Wednesday, January 31, 2007

When discussing the Western Balkans with analysts and policy makers, one can notice distinct mood shifts over the years. In some cases is might be just because you are at a gathering of optimists or pessimists, in other cases it has little to do with the situation in the countries, as it might be the case of dissapointed internatioanl (false) expections or what is bad in one country does not necessarily bode ill for another.
Be this as it may, it was striking to note the worried atmosphere at a meeting last week in Paris of EU policy makers and analysts. After 2006 seemed like a year where transition from post-conflict to European integration would be more tangible, little was decided. Now 2007 might be overwhelmed by the legacy of 2006. Both the status decision for Kosovo and the shutting down of the OHR in Bosnia appears already to be too much in one go. So, local 'ownership', the buzzword of a few years back has fallen in popularity. It appears that the future EU mission in Kosovo will be similar to the OHR including the Bonn-powers (to dimiss officials and pass legislation) and since the current High Rep. Schwarz Schilling is leaving early and even he noted the continued need for the OHR, full souvereignty to Bosnia also seem to be not forthcoming any time soon. To a large degree, the talk of an independence referendum of the Serb Republic by Milorad Dodik is to blame. Ironically, one of the politicians the most critical of the international community and of the OHR in particular has thrown it another life-line.
Whether the OHR will remain effective and it's decision legitimate remains to be seen. It is an emperor without clothes and if it is called on its weakness, there might be difficulties ahead. A few years back, a good part of Bosnian citizens supported an increase in the power of the OHR, in 2006 the UND early warning report notes that supporters of reducing the OHR's competences are larger than those who would like to increase it among all three national communities. Similarly in Kosovo, there is a question whether such a type of mission will be legitimate and accepted, especially as the status solution is unlikely to satisfy anybody fully.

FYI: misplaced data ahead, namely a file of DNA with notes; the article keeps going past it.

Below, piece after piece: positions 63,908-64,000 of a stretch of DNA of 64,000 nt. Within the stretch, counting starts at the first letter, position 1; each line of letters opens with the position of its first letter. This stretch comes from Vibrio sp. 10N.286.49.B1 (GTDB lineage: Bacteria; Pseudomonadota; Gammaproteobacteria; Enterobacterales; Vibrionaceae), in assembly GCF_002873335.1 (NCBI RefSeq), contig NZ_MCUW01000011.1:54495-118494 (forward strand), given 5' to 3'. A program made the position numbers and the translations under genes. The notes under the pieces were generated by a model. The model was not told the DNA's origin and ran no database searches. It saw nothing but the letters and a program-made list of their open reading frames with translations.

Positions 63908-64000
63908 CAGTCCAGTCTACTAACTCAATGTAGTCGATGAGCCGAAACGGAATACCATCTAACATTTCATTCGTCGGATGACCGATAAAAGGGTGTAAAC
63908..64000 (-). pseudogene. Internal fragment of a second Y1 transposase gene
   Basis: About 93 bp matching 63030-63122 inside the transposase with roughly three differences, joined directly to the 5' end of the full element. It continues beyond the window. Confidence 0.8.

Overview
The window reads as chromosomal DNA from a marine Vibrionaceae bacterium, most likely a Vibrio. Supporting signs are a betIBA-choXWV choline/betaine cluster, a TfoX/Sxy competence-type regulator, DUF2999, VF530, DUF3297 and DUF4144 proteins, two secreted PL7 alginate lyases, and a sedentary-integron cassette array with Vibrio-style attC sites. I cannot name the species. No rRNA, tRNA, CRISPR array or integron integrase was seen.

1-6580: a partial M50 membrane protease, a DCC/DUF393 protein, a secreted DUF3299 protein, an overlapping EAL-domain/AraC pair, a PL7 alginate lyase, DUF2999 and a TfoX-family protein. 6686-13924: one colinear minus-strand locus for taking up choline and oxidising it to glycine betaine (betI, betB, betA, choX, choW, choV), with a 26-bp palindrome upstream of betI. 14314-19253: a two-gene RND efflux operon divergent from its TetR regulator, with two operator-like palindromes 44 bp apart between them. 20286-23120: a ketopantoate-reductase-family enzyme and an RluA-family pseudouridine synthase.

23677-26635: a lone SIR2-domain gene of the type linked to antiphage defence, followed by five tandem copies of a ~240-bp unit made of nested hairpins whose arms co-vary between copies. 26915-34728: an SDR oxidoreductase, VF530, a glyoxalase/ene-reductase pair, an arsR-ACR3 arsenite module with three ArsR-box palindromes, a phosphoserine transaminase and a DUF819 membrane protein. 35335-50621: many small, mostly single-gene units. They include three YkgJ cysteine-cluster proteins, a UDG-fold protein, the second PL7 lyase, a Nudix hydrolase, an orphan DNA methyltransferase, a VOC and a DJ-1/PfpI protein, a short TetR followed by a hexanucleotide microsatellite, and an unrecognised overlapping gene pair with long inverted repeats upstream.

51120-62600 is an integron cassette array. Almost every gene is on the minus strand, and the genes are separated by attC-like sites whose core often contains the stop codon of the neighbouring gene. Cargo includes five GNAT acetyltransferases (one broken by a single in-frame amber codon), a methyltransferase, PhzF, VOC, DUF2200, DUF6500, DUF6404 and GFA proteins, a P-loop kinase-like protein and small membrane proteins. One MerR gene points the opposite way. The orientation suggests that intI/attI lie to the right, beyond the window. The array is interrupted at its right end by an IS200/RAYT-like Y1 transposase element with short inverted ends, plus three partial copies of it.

Finally, as there is a sense that EU enlargement might be slowed down and not because of the countries in the region, but because of the EU's current internal crisis, the key carrot might be loosing some of its pull.
Altogether, the meeting left me thinking that despite some key decisions being taken in 2007, stability remains at risk and we might have to wait for 2008 for more courageous steps towards EU Integration of the region.

Sunday, January 28, 2007

Last Monday, I participated in a discussion on the status of Kosovo and its implications at LSE. What was striking beside the apparently large interest in the topic was the diaspora mobilization. As a result, it was more controversial and difficult to talk calmly about some issues, such as conditional independence, than in Belgrade (or Prishtina). I guess abroad there are more people who see their role as "professionally" defending what they think their nations' interest is.
Here's an article for which I gave some statements on the elections in Serbia...

Globe and Mail, 19.1.2007

Fate of Serbian reform hinges on vote

Special to The Globe and Mail; SOURCES

PRAGUE -- Serbs go to the polls Sunday in an early election to decide whether the country continues along its plodding path toward Western integration, accelerate the pace of reform or slide back toward radical nationalism. And the wild card in the race will be voter turnout.
Beware of university cafeterias. More than once in recent history have they been the source of protest and unrest. The mention that the confrontation between supporters of Hizbollah and other opposition groups and government followers began in the cafeteria of the Beirut Arab University. This reminds me of the 1981 demonstrations and riots in Kosovo which also began in the university cafeteria over bad food and later demanded the status of republic for Kosovo.
Solution: Close down university cafeteria in troubled times... or maybe serve such good food that nobody can complain.